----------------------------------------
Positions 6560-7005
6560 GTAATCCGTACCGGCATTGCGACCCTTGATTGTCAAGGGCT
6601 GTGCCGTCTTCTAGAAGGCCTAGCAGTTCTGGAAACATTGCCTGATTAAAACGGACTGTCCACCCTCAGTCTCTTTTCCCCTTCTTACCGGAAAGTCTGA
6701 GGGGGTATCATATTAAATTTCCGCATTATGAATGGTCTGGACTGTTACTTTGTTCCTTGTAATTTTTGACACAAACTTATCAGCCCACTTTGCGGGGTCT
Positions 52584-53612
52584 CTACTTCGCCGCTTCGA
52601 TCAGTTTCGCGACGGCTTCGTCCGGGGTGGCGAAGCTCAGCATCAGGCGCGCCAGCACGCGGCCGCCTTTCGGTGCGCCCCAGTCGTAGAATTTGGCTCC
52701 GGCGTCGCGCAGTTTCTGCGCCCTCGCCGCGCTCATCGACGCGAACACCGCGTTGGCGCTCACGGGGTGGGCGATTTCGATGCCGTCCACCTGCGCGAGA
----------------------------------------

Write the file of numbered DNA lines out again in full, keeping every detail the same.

Positions 6560-7005
6560 GTAATCCGTACCGGCATTGCGACCCTTGATTGTCAAGGGCT
6601 GTGCCGTCTTCTAGAAGGCCTAGCAGTTCTGGAAACATTGCCTGATTAAAACGGACTGTCCACCCTCAGTCTCTTTTCCCCTTCTTACCGGAAAGTCTGA
6701 GGGGGTATCATATTAAATTTCCGCATTATGAATGGTCTGGACTGTTACTTTGTTCCTTGTAATTTTTGACACAAACTTATCAGCCCACTTTGCGGGGTCT
Positions 52584-53612
52584 CTACTTCGCCGCTTCGA
52601 TCAGTTTCGCGACGGCTTCGTCCGGGGTGGCGAAGCTCAGCATCAGGCGCGCCAGCACGCGGCCGCCTTTCGGTGCGCCCCAGTCGTAGAATTTGGCTCC
52701 GGCGTCGCGCAGTTTCTGCGCCCTCGCCGCGCTCATCGACGCGAACACCGCGTTGGCGCTCACGGGGTGGGCGATTTCGATGCCGTCCACCTGCGCGAGA